‘Near normal’ Atlantic hurricane season predicted

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Pop's Homemade Ice Cream at 1114 S. Lake Park Boulevard closed the first weekend in October 2015 thanks to Hurricane Joaquin. Photo by Hannah Leyva.
Pop’s Homemade Ice Cream in Carolina Beach closed in October 2015 when Hurricane Joaquin hit North Carolina. Photo by Hannah Leyva.

The National Oceanic and Atmospheric Administration’s Climate Prediction Center has forecast a “near normal” 2016 Atlantic hurricane season.

According to NOAA, that means a 70 percent likelihood of 10 to 16 named storms, or storms that have sustained winds of 39 miles per hour or higher. Four to eight of those could become hurricanes (winds of 74 mph or higher), with the possibility of one to four major hurricanes (Category 3, which has winds of 111 mph or higher, and above).

Hurricane season is recognized as June 1 through November 30, although hurricane activity occasionally occurs outside those months.

While forecasters have predicted a 45 percent chance for a near normal season, there’s also a 30 percent chance the season will be above average and a 25 percent chance there will be below average activity.

“This is a more challenging hurricane season outlook than most because it’s difficult to determine whether there will be reinforcing or competing climate influences on tropical storm development,” lead Climate Prediction Center forecaster Gerry Bell said in a release. “However, a near normal prediction for this season suggests we could see more hurricane activity than we’ve seen in the last three years, which were below normal.”

In 2015, there were 12 named storms in the Atlantic, although the  first, Ana, developed in early May, nearly a month before the official start of the hurricane season. The strongest, Hurricane Joaquin, maxed out as a Category 4 storm and brushed the coastal Carolinas in early October, causing flooding in the Cape Fear region.

This year, there have already been two named storms, including a rare January depression that became Hurricane Alex, a Category 1 storm in the eastern Atlantic near the Azores. This past weekend, a storm developed off the coast of South Carolina and became Tropical Storm Bonnie, but weakened and stalled on Sunday as it made landfall between Charleston and Myrtle Beach.

According to Reid Hawkins, science officer at the National Weather Service office in Wilmington, two preseason named storms, especially the rare winter one, have no bearing on what kind of activity we can expect this summer. What does affect it, he said, are climate patterns.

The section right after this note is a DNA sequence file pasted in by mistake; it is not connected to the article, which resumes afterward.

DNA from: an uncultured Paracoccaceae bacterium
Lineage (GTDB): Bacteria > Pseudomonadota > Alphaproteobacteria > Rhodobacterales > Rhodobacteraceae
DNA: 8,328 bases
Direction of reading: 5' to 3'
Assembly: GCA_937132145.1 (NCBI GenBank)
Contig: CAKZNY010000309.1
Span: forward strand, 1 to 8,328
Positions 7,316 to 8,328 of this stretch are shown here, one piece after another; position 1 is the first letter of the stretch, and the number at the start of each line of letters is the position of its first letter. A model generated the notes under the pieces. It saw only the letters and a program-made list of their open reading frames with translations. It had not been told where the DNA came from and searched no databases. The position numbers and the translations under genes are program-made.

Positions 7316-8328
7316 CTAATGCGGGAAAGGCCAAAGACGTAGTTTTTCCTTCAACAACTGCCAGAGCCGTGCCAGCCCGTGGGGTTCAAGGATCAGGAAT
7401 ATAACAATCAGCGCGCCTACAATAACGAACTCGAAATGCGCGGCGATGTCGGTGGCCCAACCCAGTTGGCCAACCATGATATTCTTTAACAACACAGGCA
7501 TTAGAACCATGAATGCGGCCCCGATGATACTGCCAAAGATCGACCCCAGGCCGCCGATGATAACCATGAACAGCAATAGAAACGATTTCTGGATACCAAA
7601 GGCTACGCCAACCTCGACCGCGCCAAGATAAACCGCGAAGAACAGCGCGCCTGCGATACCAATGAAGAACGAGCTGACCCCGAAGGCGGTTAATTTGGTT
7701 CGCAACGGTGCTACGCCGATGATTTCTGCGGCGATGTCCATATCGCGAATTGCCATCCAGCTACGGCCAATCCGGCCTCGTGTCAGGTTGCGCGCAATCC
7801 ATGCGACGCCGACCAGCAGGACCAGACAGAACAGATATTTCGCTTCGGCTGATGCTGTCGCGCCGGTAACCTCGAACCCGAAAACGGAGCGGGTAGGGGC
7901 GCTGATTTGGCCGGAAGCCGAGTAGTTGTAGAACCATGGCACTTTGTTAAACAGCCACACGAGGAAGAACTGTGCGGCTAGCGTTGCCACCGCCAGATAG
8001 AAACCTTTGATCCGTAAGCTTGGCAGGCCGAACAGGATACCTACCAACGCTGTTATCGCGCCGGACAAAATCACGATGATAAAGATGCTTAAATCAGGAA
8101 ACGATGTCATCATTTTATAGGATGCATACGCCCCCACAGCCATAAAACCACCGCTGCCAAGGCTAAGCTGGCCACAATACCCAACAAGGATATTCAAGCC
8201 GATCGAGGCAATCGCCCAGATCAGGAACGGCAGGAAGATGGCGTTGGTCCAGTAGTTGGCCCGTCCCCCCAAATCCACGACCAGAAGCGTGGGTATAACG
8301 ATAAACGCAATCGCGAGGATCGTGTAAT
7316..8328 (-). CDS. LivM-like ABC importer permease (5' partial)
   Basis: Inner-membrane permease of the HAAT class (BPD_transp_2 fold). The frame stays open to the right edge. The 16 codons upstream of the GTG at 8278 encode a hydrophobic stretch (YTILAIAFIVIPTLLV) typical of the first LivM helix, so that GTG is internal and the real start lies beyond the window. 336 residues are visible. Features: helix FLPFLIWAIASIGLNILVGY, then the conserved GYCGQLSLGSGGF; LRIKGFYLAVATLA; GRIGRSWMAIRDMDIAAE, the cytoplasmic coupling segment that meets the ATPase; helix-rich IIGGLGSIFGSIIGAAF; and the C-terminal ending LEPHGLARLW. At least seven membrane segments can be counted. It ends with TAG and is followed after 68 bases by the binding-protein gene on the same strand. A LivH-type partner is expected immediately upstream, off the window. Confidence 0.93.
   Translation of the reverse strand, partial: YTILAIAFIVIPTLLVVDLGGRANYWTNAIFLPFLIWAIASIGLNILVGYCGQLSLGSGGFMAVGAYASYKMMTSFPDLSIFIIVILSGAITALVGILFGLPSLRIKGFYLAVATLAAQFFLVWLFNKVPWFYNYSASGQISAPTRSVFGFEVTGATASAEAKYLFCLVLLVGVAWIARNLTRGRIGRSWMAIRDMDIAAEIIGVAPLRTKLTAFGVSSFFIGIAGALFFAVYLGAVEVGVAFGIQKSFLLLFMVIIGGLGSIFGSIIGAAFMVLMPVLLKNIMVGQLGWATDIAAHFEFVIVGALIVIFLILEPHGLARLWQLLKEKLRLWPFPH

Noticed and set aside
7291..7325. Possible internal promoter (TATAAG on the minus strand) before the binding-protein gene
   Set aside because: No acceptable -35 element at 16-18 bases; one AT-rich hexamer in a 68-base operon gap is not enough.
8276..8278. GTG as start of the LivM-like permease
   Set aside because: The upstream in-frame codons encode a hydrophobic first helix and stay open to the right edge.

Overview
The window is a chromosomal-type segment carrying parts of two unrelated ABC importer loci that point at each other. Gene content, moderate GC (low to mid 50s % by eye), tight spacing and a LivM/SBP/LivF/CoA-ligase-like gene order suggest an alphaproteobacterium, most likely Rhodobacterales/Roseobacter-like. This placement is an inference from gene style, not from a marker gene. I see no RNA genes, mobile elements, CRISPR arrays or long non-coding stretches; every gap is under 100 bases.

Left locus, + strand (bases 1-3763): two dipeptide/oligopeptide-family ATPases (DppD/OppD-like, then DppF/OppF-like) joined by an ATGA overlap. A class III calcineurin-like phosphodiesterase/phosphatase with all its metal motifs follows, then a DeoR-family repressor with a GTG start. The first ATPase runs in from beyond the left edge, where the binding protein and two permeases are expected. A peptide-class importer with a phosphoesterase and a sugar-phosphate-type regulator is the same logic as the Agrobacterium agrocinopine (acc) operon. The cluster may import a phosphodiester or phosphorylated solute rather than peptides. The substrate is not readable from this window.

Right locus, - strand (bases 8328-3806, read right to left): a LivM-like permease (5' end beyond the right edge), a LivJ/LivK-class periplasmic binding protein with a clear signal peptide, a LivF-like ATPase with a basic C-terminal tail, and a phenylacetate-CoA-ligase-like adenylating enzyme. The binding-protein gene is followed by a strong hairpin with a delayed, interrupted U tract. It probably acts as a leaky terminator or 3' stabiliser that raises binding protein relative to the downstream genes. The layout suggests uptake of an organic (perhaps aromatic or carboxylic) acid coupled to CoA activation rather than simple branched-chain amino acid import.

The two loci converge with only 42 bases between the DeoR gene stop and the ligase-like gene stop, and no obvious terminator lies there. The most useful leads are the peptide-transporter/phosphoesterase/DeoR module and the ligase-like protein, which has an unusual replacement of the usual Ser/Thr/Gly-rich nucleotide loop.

“We’re going from El Niño to La Niña,” Hawkins said, referencing two weather phenomena that relate to the warming (El Niño) and cooling (La Niña) of temperatures in the Pacific Ocean. “We’re currently in a middle pattern, so we’re transitioning, which can make it a little unpredictable.”

Though those two events are located in the Pacific, they have the ability to affect patterns around the world, including on the eastern half of the United States.

In the Atlantic, weather scientists are monitoring a similar ocean temperature pattern, called the Atlantic Multi-Decadal Oscillation, or AMO. One phase of the pattern results in warmer Atlantic Ocean temperatures and stronger monsoons in West Africa, meaning a greater chance of storms developing. The opposite pattern results in cooler ocean temperatures, making it harder for storms to form and strengthen. According to scientists, we have been in the warm phase of the AMO since at least the 1990s.

“From 1995 until now, we’ve had a higher number of storms due to the warm phase of the AMO,” Hawkins said. “But based on the below average activity in the last few years, we might be seeing a shift toward cooler temperatures. If we didn’t have that, we wouldn’t have a near normal prediction. We would probably hedge toward above average.”

Hawkins said this phenoma is still being studied and researched, and it is unclear where we are in the AMO cycle or how it may affect this and upcoming hurricane seasons.

“We’ve never monitored a complete cycle of this,” Hawkins said, noting that activity cycles, whether or high or low, usually last between 25 to 40 years. “We’ve only been able to notice it and monitor it since the satellite era.”

While it’s impossible to know exactly how many storms will develop in the Atlantic this season and if and when any of them will directly affect southeastern North Carolina, weather experts and emergency management personnel encourage citizens to be ready at all times. This includes having an evacuation plan, emergency supplies, proper insurance, a list of contacts and means of communication and a way to get the most up-to-date information.

For more on hurricane preparedness, visit www.ready.gov/hurricanes.